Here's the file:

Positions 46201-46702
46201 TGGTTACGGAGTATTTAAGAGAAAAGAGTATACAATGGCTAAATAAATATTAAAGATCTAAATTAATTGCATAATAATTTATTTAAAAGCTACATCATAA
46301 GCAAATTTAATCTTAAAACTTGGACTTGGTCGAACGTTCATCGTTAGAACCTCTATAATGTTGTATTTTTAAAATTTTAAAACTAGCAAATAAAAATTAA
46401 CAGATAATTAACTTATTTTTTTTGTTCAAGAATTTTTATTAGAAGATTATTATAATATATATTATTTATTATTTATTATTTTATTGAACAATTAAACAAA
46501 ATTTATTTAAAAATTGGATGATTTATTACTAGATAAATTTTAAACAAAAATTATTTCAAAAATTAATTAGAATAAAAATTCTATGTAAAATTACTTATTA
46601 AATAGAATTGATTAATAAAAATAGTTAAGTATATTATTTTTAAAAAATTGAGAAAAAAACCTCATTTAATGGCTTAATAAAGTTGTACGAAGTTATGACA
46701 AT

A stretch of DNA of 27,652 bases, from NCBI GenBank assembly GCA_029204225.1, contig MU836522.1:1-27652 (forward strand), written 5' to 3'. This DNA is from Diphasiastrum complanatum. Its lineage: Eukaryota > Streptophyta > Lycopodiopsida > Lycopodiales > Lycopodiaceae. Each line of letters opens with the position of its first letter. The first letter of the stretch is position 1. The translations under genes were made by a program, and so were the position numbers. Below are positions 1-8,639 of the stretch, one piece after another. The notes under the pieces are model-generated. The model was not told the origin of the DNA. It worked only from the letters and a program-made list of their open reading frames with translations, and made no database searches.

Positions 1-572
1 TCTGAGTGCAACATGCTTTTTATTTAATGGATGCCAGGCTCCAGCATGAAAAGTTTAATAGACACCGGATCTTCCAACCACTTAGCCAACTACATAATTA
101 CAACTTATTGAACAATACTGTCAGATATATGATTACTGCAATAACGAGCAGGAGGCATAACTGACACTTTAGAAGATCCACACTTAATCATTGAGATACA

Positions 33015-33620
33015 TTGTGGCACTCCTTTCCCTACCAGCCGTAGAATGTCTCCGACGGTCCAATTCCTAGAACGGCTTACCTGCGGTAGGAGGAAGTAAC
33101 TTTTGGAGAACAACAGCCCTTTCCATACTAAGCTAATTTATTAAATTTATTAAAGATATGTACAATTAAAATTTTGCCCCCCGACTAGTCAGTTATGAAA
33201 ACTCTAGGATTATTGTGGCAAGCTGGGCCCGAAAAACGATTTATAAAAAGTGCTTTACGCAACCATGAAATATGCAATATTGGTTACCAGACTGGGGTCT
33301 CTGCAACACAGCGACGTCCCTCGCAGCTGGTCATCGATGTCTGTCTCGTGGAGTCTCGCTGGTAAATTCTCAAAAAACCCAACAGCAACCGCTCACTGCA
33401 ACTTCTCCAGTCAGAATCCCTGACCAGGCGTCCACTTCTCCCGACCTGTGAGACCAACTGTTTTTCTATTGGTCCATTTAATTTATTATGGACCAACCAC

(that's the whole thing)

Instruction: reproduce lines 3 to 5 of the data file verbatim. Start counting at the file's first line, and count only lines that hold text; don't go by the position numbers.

46301 GCAAATTTAATCTTAAAACTTGGACTTGGTCGAACGTTCATCGTTAGAACCTCTATAATGTTGTATTTTTAAAATTTTAAAACTAGCAAATAAAAATTAA
46401 CAGATAATTAACTTATTTTTTTTGTTCAAGAATTTTTATTAGAAGATTATTATAATATATATTATTTATTATTTATTATTTTATTGAACAATTAAACAAA
46501 ATTTATTTAAAAATTGGATGATTTATTACTAGATAAATTTTAAACAAAAATTATTTCAAAAATTAATTAGAATAAAAATTCTATGTAAAATTACTTATTA